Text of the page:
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Officers celebrate the life of Grantham policewoman Edith Smith


By Grantham Reporter


Officers from Merseyside, Lincolnshire and Cheshire and partners will come together in Runcorn today to celebrate the life and work of Britain’s first warranted police woman, Edith Smith who walked the beat in Grantham.

After learning that Edith, who died in 1923, was buried in an unmarked grave, a project to raise money for a headstone to commemorate and raise awareness of her was launched in October.

The project was initiated by officers and staff from Merseyside Police support network, Parity 21, in conjunction with Lincolnshire Police, Cheshire Police and the Historical Societies of Grantham, Oxton and Runcorn and £2,500 has been raised.

Edith Smith (5859581)
Edith Smith (5859581)

Edith was born on November 21, 1876 near the centre of Oxton, Birkenhead, where she grew up, married and had four children. She became a midwife when her husband died, before joining the Woman’s Police Volunteers in 1914 when the war broke out. The Woman's Police Volunteers eventually reformed as the Woman’s Police Service.

Edith was eventually posted to the Grantham area to assist in issues including drunkenness, the widespread use of cocaine, prostitution and the consequent spread of venereal disease. At the time of her posting, women officers were expected to carry out actual policing duties, with no powers of arrest and unlike the male officers they were not paid out of local rates.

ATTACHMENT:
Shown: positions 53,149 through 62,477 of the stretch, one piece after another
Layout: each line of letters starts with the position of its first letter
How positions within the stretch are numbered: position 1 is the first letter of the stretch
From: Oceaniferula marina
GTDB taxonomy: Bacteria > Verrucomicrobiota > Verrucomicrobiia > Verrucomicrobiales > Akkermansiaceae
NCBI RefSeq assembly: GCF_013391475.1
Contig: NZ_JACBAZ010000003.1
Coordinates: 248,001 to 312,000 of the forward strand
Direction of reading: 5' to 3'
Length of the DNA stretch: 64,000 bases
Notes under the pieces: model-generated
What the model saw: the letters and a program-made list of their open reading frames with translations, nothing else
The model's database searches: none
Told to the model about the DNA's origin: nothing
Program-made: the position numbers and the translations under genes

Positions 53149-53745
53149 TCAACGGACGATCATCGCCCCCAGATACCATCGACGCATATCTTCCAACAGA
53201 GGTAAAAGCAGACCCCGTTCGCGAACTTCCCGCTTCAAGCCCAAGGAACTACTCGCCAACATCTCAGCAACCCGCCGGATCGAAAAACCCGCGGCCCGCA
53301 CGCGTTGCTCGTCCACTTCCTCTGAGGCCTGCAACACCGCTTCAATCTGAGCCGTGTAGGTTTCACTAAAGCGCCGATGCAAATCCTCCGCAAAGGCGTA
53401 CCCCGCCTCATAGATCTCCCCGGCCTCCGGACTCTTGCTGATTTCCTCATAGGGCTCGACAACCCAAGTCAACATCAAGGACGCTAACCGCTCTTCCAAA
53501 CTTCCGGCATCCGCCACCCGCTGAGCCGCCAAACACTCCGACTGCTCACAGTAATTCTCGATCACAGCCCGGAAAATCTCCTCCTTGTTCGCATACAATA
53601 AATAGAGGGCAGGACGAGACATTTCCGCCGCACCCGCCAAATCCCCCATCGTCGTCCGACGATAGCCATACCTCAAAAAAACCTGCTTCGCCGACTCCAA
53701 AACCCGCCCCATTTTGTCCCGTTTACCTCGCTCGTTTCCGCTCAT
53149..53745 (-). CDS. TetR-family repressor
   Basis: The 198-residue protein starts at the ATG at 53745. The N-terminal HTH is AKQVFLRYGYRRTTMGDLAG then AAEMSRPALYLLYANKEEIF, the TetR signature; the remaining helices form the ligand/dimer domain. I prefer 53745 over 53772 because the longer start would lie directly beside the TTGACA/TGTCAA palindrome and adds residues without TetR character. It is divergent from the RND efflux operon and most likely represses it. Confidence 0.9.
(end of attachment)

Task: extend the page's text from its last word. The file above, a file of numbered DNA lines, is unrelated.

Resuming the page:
In December 1915, after a meeting was held to discuss the progress of the policewoman with Chief Constable Casburn, he signed Edith Smith's warrant card and she received the power of arrest, becoming the first full WPC and her name moved into history.

Today, a service will be held at St Mary's Church and Halton cemetery, Runcorn, where a headstone now stands at Edith’s previously unmarked grave. The service will be attended by one of Edith's only two remaining family members - her granddaughter, who is in her late 80s.

Assistant Chief Constable for Lincolnshire Police, Kerrin Wilson, said: “We are immensely proud that such an important figure in the history of policing served right here with us in Lincolnshire. This amazing woman was very much a trailblazer for all who came after her and her efforts very much paved the way for the female officers of today.

“We are absolutely honoured to support this dedication to her which will hopefully ensure that she is now rightly remembered for generations to come.

“I am also delighted that Lincolnshire Police has been able to contribute £1,000 towards the headstone – this was made possible thanks to Val Hills, a resident who left us £98,000 in her will.”

South Kesteven District Council Cabinet Member for Communities, Health, Wellbeing and Skills, Coun Jacky Smith, and fellowGrantham District Councillor Ray Wootten have each donated £100 to the appeal.

Coun Smith said: “Edith Smith served Grantham and its people before moving on to nursing in Cheshire and it is only right that her pioneering work is recognised at her final resting place.”

Coun Wootten, a retired police officer who is vice-chairman of the Lincolnshire police and Crime Panel, said: “Her dedication, energy and courage made great strides for women at a time when they weren’t even paid members of the force.”



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